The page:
If stupid arguments were outlawed, then nobody would ever talk about sports, and we don't want that to happen because then we'd have to think about our actual problems. Still, this MVP race talk is far more annoying than the typical pointless sports discussion. For one thing, few fans actually care. Sure, people chant "MVP" whenever a worthy candidate plays an outstanding game, but that's only because "we think you're a great player who wears our favorite uniform" doesn't have the same lilt. We all remember the great playoff games, and most of us can recite the last 30 years of NBA champions from memory with reasonable accuracy. I know that Michael Jordan won six titles with the Bulls, but I'd have to look up how many MVP trophies he won. Three? Four? Five? Two, God forbid?
Sportswriters and pundits, on the other hand, are treating the MVP race with the gravitas of a presidential election. That's because they make up the Electoral College. When they're debating who's going to win the award, they're not really talking about who they think the best player is; they're talking about whom they should pick as the best player. It's the ultimate circle-jerk of sports-guy self-regard. Sportswriters can't affect the outcome of the games—only David Stern can do that—but the MVP race is theirs to decide, and it's the most thrilling part of their season. "In the 23 years I've been an MVP voter," writes Mike Monroe of the San Antonio Express-News, "there never has been a more difficult choice than that faced by this year's selection panel." Fascinating, but I'd prefer to read about a basketball game.
All of this blather would probably be less irksome if it were confined to the end of the season. But NBA.com, among many, many others, has been updating the "Race to the MVP" every week, all season long. (Your Week 1 "leader": Tracy McGrady.) ESPN.com spent all season ranking the NBA's Top 50 rookies, about 10 of whom have ever seen significant playing time. It's not just pro basketball that's become the Golden Globes with cheerleaders and T-shirt cannons. This is the year that our national obsession with pointless sports rankings reached its absurd zenith. On television, Fox ranks the "50 Best Damn Sports Blowups" and ESPN has sunk so far as to rank the "greatest highlight." The Web is loaded down with Heisman watch lists, draft rankings, and power polls. If you look around, you can find the "Ten Phoniest Baseball Injuries," America's "Top Sports Cities," "Most Desperate Sports Cities," and "Most Fan-Friendly Franchises." The day the 2008 NFL schedule came out, ESPN.com listed the "top 40 games," including the Sept. 21 Texans-Titans match-up. "Matt Schaub, Albert Haynesworth square off," was the reasoning.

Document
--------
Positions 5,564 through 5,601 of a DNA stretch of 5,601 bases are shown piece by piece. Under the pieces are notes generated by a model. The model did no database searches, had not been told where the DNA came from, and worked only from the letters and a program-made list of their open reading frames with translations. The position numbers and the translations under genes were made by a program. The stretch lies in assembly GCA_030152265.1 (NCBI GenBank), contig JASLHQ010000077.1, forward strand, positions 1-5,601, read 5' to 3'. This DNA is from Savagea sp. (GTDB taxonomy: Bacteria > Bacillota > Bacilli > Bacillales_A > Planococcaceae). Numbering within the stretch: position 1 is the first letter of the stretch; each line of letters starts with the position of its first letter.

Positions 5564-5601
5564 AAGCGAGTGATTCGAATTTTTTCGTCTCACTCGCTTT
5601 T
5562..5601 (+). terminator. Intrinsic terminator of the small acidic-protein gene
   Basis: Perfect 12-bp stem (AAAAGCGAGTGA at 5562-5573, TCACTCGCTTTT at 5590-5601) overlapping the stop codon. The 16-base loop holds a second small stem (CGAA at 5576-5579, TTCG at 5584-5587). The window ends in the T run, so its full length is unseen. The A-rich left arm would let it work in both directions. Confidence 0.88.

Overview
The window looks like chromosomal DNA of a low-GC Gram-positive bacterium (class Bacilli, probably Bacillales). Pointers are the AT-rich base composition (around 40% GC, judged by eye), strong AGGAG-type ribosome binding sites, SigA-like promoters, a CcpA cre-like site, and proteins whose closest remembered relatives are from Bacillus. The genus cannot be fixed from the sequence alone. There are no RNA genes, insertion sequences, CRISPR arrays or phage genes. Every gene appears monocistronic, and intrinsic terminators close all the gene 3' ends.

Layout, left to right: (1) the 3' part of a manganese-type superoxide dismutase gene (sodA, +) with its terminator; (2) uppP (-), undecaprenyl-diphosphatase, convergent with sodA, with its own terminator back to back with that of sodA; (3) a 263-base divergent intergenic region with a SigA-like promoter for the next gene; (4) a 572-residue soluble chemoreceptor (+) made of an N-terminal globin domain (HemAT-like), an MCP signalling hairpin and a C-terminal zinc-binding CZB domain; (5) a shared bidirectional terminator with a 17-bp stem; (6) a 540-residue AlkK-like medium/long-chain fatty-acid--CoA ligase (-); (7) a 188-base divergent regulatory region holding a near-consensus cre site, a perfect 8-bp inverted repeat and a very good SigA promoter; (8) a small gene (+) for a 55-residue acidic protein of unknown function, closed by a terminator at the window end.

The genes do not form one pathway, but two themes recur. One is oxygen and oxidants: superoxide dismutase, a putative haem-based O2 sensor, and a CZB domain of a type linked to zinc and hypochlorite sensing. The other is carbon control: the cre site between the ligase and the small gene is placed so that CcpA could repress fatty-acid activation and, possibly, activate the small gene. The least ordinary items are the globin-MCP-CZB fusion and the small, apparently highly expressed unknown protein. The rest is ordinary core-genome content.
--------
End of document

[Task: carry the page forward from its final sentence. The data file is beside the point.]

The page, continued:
The "power rankings" phenomenon isn't new, but the Web has put it into hyperdrive. The Internet demands frequently updated content, and lists and rankings are incredibly easy to put together and require no original thought. There's no need to come up with a new idea every week: Just shuffle a few teams or players around, write a one-sentence caption, and you're ready to publish. Maybe people really care about this stuff, and sports sites are simply fulfilling our desire to assign rankings to "Baseball's Top 20 Young Pitchers." I'd prefer to think we're getting our sports fix from these columns because nobody bothers to writes about anything else.
This is all but a symptom of our rank-happy world. We're determined to manufacture competitions between things even if they don't exist. 21 "beat" Leatherheads at the box office to become the "No. 1 movie," and then they both "lost" to a remake of Prom Night. Meanwhile, the richest of the rich NBA stars, who smoke cigars rolled with our hard-earned money in fraternal ignorance of our opinions, "compete" for the NBA trophy. It's a shameful waste in which we're all complicit. Besides, everyone knows that Amare Stoudemire has got next year's MVP trophy in the bag.